Look to the Sky


Have you heard there’s a solar eclipse in August?! Probably more times than you can count! 

By now, everyone has heard in August of this year we will have a total eclipse of the sun. A solar eclipse is when the sun, moon, and Earth perfectly align. The moon lines up directly between the sun and Earth and casts a shadow on Earth for a brief few minutes.  This is the first time in 26 years a total solar eclipse will occur in the United States.  And in South Carolina, we will not only be in the path of the eclipse but we will also be the last ones to see it. Yes, at around 2:30 pm, theshadow of the much anticipated total eclipse first touches the final state in its path. So mark your calendars, as there will be lots of programs and opportunities to celebrate this very special celestial event.  With all this planning for the eclipse, it reminded me of another special celestial event that happened in 1997.  The comet Hale–Bopp had thousands of people looking to the stars each night watching the comet with its long tail in the night sky.  My son was old enough to humor his dad by taking nightly trips outside to view the comet. One night I asked if he wanted to go and see the comet. He looked up with inquiring eyes and asked: “Is it going to look different tonight?" “No,” I replied. His response was priceless and a sure sign that he was on the way to growing up way too fast: “If it’s not to do anything different, I’m good.” I learned several valuable lessons that night.  First, children have a profound sense of getting to the point and they grow up fast, so enjoy their innocence. And second, too often we take nature’s wonders for granted and have to be reminded of the beauty and significance from time to time. 


I think the solar eclipse is one of those reminders. We have reservations from visitors from all over the country who want to be in the path of this unique event and a selection of programs are being developed across the state. Both serve as a reminder that something special is taking place right here in our own backyard.  I must admit I can’t wait to experience it, but it has also reminded me of something we too often take for granted: the night sky. The fact is, you don’t have to wait until August to see some very cool and interesting sights in the night sky.  After living ‘in town’ for many years, I am amazed at the night sky every time I visit a state park. Oh, the stars are out at night at my house, but when I visit a park and star gaze, the number of stars seems to multiply by the thousands. Incredible! It’s harder and harder to find places to see a night sky, but your state parks are a great place to start.  So while we wait for the sky to turn dark in the middle of the afternoon in August, don’t miss out on these special night skies waiting just for you.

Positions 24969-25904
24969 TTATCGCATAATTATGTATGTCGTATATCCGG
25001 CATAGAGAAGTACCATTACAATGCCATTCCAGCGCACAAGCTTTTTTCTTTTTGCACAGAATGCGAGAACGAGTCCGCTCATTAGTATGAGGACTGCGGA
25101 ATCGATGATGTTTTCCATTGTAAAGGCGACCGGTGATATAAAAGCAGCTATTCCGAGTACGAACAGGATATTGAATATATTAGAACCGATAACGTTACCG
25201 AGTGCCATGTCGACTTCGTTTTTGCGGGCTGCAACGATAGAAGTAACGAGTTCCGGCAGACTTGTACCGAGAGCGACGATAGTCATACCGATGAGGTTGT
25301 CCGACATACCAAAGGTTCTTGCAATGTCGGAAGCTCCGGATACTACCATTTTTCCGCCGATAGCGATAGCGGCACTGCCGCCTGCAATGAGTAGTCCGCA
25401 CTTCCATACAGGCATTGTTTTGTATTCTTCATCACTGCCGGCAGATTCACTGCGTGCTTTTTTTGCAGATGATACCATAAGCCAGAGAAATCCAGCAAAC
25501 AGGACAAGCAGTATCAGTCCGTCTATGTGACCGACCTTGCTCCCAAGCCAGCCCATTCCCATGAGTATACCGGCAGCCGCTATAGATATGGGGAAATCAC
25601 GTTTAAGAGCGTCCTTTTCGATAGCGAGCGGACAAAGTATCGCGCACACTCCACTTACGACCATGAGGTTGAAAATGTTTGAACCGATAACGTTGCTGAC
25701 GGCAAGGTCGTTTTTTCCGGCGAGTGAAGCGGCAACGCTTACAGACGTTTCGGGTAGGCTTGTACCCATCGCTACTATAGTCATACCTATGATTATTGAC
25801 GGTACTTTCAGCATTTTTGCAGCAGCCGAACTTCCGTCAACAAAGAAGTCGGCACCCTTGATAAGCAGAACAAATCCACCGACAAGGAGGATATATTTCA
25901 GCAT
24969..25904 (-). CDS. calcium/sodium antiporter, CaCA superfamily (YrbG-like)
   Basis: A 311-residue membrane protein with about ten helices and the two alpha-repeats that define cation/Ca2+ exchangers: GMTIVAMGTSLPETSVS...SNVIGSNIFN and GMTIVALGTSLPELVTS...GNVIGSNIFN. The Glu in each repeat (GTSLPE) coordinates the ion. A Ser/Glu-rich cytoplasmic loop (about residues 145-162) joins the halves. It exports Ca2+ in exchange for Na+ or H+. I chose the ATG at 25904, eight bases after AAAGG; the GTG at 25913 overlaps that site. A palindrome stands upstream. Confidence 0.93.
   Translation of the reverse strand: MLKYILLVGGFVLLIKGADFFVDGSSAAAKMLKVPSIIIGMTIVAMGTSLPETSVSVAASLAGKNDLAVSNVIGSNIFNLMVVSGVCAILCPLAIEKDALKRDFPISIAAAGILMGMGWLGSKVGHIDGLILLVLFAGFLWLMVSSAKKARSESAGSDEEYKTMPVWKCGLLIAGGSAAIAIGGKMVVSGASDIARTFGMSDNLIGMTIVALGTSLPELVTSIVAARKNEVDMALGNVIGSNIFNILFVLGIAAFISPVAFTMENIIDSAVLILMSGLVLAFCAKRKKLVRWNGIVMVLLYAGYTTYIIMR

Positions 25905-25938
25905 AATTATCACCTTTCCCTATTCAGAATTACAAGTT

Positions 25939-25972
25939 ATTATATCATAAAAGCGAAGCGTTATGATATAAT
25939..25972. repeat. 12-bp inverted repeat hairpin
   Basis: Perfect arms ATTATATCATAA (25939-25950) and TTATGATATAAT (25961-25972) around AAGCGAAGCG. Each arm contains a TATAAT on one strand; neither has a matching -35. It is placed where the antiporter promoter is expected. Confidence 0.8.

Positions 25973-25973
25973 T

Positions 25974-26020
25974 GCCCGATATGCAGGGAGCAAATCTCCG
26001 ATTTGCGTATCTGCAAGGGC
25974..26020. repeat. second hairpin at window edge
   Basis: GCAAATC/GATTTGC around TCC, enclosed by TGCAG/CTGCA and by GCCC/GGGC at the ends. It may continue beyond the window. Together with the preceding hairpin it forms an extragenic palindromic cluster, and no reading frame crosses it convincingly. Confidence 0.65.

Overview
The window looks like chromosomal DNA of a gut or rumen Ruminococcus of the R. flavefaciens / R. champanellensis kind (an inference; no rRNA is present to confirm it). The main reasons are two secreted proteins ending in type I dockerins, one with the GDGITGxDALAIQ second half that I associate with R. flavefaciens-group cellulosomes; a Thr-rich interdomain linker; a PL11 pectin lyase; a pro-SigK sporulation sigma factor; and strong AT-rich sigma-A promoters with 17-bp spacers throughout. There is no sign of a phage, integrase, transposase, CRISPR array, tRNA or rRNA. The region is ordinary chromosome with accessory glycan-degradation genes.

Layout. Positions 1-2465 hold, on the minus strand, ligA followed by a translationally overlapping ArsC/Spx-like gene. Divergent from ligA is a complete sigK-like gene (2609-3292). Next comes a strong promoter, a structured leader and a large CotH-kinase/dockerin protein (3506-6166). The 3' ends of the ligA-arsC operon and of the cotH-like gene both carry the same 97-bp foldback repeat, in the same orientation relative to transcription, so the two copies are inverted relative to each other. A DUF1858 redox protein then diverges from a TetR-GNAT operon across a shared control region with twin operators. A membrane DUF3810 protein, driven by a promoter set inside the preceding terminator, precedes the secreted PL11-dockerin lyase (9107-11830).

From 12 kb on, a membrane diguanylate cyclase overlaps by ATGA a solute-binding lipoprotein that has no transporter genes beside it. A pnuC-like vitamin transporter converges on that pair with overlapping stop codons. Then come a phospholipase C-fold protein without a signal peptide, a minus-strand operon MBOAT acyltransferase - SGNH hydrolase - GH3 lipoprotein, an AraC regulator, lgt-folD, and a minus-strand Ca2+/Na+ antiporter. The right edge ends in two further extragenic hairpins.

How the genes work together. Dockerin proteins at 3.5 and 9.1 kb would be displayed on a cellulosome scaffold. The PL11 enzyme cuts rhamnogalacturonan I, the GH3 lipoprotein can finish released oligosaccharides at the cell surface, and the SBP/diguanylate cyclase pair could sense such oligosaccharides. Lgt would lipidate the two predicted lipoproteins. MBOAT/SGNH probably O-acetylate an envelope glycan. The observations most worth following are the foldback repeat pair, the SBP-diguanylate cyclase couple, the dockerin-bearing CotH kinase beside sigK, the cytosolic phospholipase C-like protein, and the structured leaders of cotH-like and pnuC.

The planet Jupiter is always one of the brightest ‘stars’ and is paired with Spica, the lead star of the constellation Virgo, all year long. In April these two will be extra special, as the largest planet in the solar system will also pair up with the full moon. On the night of the full moon in April, both objects will rise together in the east moments after the sun sets in the west. Jupiter looks even brighter than normal during this event and is a must see.  Later in the year, two of the brightest celestial objects in our skies will put on quite a show at dawn. On November 13, neighboring planets Venus and Jupiter will have a spectacularly close encounter very low in the eastern sky. The two planets will appear to be extremely close together.  Oh and in between there is a full moon every month!  With names like the Pink Moon in April, the Flower Moon in May, and the Strawberry Moon in June, and the list goes on until we finish off the year with the Cold Moon the first week of December. 

Oh and the stars! They’re out there every night, even when we take them for granted.  Your parks are ready for spring, wildflowers, warm temperatures and a night sky you won’t want to miss. So pack up your camping gear or make a reservation for a cabin… we’ll leave the lights on, or should I say, Mother Nature will leave the lights on- all night! 


See you in the parks!


Phil